Background and Objectives:
The excellent outcomes reported for laparoscopic colorectal surgery in selected patients could also be potentially advantageous for high risk patients. This prospective study was designed to examine the feasibility and safety of laparoscopic resection in high risk patients with colorectal cancer.
Between 2006 and 2008 consecutive patients undergoing elective surgery for colorectal cancer were stratified into high and low risk groups. High risk was defined as ≥80 years, American Society of Anesthesiologists ≥3, preoperative radiotherapy, T4 tumor and BMI ≥30. Outcomes included median length of stay, lymph node yield, resection margins, 30-day hospital readmission, postoperative mortality and major postoperative complications requiring reoperation within 30 days of surgery.
A total of 424 patients underwent elective laparoscopic (224) and open (200) resections. Overall mortality rate for laparoscopic resection was 1 of 224 (0.4%) versus 4 of 200 (2%) for open resection. Median length of stay was 4 (2–33) versus 10 (1–69) days (P < 0.0001), and rate of complications requiring reoperation was 2 of 224 (0.8%) compared with 10 of 200 (5%) (P = 0.02).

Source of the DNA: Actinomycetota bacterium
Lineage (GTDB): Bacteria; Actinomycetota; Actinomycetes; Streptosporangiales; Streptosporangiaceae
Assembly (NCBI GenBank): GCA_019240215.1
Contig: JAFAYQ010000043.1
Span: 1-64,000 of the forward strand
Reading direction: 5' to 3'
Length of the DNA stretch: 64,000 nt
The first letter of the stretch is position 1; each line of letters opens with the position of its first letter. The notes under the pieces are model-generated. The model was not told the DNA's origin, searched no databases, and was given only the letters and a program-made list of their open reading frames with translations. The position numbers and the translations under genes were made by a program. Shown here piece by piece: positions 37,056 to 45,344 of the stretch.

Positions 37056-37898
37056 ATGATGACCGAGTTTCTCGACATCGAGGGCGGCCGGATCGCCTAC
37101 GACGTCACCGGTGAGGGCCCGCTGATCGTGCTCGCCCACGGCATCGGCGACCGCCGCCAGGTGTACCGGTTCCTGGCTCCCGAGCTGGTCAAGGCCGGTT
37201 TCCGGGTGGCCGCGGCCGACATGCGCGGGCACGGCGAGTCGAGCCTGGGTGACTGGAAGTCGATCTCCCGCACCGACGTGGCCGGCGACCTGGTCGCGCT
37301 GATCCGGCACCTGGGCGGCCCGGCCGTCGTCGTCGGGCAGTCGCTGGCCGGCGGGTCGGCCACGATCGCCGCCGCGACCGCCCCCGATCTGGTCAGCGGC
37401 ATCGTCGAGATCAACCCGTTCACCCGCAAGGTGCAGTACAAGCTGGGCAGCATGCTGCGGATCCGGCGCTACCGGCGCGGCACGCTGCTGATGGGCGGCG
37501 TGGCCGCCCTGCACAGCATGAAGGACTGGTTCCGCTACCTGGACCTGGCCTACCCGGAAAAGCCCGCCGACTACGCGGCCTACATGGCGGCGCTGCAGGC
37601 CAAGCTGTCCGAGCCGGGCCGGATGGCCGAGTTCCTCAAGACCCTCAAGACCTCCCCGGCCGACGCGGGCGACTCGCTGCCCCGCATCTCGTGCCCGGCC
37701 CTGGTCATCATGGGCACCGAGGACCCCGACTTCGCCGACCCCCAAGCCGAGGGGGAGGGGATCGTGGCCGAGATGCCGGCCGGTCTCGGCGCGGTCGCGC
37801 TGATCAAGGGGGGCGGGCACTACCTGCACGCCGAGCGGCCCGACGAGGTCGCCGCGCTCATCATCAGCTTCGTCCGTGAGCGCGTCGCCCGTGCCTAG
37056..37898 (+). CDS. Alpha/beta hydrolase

Among the 280 (66%) “high risk” patients, 146 had laparoscopic resection (8 conversions; 5%) and 134 had open resections. Median hospital stay was 4 (2–33) days in the laparoscopic group versus 11 (1–69) days in the open group (P < 0.0001). Complications requiring reoperation were 2 of 146 (1.4%) after laparoscopic resection versus 7 of 134 (5.2%) after open resection (P < 0.09). Readmission rate after laparoscopic resection was 12.3% versus 5.2% after open resection (P = 0.06).
Laparoscopic resection of colorectal cancer can achieve excellent results even in “high risk” patients and is associated with significant reductions in length of stay compared with open resection.